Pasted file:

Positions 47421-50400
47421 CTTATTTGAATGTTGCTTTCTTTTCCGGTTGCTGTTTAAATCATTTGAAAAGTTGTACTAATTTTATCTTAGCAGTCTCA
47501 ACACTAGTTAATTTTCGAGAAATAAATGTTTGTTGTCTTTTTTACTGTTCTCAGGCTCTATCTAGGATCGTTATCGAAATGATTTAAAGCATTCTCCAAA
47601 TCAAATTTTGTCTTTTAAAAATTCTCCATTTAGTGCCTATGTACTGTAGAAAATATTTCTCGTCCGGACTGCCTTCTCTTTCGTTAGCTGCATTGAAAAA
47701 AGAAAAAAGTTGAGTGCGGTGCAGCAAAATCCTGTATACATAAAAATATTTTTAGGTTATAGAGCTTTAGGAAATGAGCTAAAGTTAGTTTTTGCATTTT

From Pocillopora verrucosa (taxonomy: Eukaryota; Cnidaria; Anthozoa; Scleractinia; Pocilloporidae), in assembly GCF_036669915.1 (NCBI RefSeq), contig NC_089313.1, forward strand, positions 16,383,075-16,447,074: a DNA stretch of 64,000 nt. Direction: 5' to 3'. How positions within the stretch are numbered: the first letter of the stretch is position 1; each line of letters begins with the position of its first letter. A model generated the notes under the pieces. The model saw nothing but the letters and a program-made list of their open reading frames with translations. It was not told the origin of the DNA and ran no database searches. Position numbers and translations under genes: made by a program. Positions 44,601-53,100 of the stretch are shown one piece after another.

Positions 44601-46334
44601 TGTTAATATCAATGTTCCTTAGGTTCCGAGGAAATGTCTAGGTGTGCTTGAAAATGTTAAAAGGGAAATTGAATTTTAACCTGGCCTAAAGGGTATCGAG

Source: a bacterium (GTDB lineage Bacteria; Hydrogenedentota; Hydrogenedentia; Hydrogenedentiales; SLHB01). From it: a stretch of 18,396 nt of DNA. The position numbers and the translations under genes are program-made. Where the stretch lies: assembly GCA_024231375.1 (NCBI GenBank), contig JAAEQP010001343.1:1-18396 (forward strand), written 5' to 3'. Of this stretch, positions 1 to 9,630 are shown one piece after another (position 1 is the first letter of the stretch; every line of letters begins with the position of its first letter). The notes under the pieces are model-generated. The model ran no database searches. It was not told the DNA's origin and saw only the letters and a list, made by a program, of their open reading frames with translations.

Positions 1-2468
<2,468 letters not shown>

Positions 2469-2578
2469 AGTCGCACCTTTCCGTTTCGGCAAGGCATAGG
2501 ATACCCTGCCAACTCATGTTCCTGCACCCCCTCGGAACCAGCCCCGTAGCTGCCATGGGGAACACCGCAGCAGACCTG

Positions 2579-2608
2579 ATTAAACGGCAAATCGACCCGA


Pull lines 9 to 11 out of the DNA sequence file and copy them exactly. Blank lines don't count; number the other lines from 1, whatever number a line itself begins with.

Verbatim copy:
Source: a bacterium (GTDB lineage Bacteria; Hydrogenedentota; Hydrogenedentia; Hydrogenedentiales; SLHB01). From it: a stretch of 18,396 nt of DNA. The position numbers and the translations under genes are program-made. Where the stretch lies: assembly GCA_024231375.1 (NCBI GenBank), contig JAAEQP010001343.1:1-18396 (forward strand), written 5' to 3'. Of this stretch, positions 1 to 9,630 are shown one piece after another (position 1 is the first letter of the stretch; every line of letters begins with the position of its first letter). The notes under the pieces are model-generated. The model ran no database searches. It was not told the DNA's origin and saw only the letters and a list, made by a program, of their open reading frames with translations.

Positions 1-2468
<2,468 letters not shown>